Paul L. Caron

Wednesday, June 29, 2022

Congress Takes Its War On Cash To Digital Assets: Understanding Tax Code Section 6050I

Abraham Sutherland (Virginia; Google Scholar), Congress Takes Its War on Cash to Digital Assets: Understanding Tax Code Section 6050I:

The United States government really does not like Americans to make large cash transactions. Now, due to a new law, it really, really does not want Americans to use “digital assets,” either. My goal is to convince you that the first claim is true. The second claim will then be self-evident.

Of course, no one cares about cash anymore, except criminals. We’ve always known something better: bank accounts, paper checks, and wire transfers. Cash has been obsolete for meaningful commerce for a long time, and since 1984 we’ve had a law in place to make sure it stays that way. Cash, as a tool for large, non-criminal transactions in the modern economy, is dead. Cash is a relic.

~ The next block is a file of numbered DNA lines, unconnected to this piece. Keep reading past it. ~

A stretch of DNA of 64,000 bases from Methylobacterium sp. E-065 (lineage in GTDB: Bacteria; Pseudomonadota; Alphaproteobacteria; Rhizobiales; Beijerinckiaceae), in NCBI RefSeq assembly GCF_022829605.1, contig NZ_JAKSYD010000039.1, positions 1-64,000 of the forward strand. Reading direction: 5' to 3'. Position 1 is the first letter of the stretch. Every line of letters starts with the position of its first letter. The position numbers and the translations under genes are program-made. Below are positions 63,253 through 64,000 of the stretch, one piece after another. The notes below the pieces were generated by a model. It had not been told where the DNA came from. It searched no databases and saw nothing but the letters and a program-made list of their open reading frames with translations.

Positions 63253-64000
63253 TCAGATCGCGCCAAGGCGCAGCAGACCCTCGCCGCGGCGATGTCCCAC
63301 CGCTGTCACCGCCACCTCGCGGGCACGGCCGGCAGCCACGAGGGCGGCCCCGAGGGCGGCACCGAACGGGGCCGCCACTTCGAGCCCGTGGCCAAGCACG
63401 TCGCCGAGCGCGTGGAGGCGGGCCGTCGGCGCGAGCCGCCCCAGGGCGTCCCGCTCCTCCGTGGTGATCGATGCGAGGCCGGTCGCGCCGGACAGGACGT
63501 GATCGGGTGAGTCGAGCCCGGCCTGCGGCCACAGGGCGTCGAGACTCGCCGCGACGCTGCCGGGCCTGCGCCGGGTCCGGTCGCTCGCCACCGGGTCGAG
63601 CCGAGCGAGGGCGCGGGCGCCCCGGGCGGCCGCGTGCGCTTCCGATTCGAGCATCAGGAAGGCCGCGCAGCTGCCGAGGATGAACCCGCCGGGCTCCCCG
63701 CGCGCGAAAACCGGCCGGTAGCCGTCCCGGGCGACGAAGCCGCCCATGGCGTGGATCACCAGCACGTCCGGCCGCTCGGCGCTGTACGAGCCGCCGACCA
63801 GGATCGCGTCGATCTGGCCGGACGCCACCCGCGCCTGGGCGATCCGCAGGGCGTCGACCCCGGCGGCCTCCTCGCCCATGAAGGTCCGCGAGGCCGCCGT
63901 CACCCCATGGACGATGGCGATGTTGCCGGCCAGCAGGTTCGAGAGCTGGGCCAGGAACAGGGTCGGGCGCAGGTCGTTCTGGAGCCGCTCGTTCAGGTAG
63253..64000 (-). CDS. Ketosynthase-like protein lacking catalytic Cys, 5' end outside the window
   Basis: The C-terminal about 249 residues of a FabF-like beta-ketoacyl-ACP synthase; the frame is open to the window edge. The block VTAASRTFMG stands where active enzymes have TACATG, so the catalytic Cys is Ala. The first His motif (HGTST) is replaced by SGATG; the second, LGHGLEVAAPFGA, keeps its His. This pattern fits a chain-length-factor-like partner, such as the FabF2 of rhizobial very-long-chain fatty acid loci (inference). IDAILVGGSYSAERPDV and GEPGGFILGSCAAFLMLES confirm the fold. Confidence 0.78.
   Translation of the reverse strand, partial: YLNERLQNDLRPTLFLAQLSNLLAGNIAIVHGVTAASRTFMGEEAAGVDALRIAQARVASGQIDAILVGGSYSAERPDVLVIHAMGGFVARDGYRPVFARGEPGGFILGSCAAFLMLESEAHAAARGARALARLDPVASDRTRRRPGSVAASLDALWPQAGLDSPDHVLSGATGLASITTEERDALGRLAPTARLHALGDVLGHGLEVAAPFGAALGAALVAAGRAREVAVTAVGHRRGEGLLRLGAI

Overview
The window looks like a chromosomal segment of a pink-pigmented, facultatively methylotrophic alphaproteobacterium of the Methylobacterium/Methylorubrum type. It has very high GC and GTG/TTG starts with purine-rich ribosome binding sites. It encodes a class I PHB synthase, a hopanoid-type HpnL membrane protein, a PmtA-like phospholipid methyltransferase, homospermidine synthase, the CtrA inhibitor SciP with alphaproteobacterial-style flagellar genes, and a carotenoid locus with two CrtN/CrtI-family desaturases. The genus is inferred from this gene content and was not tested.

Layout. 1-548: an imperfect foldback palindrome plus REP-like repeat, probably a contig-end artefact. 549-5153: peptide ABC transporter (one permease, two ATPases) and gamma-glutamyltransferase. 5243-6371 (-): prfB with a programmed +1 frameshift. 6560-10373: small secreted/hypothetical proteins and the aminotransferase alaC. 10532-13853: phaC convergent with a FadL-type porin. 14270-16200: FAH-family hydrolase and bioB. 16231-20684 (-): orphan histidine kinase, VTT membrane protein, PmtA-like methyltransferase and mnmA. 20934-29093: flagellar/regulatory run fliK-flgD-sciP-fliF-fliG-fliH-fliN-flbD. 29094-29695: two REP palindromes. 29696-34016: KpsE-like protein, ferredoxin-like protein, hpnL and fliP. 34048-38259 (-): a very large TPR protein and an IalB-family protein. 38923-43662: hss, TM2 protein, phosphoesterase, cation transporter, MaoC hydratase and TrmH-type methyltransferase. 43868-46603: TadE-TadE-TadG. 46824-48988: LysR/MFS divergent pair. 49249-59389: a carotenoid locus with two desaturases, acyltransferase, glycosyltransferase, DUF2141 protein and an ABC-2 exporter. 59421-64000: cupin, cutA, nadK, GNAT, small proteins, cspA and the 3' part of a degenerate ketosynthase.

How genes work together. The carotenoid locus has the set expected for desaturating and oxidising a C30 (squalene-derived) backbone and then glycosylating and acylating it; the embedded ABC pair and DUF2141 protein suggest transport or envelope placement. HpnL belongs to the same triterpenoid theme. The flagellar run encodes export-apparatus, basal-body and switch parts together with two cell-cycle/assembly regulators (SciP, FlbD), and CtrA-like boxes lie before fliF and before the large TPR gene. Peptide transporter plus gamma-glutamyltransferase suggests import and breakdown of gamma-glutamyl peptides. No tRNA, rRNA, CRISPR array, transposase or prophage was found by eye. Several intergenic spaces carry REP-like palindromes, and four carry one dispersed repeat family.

This essay is about section 6050I of the tax code, the 1984 federal law that helped make cash obsolete. It’s important because the same law is now being aimed at digital assets, through an amendment to section 6050I that was signed into law on November 15. The new law subjects digital assets to the same reporting requirements as physical currency. The amendment, a mere eight words long, appeared on page 2,422 of the trillion-dollar Infrastructure Investment and Jobs Act.

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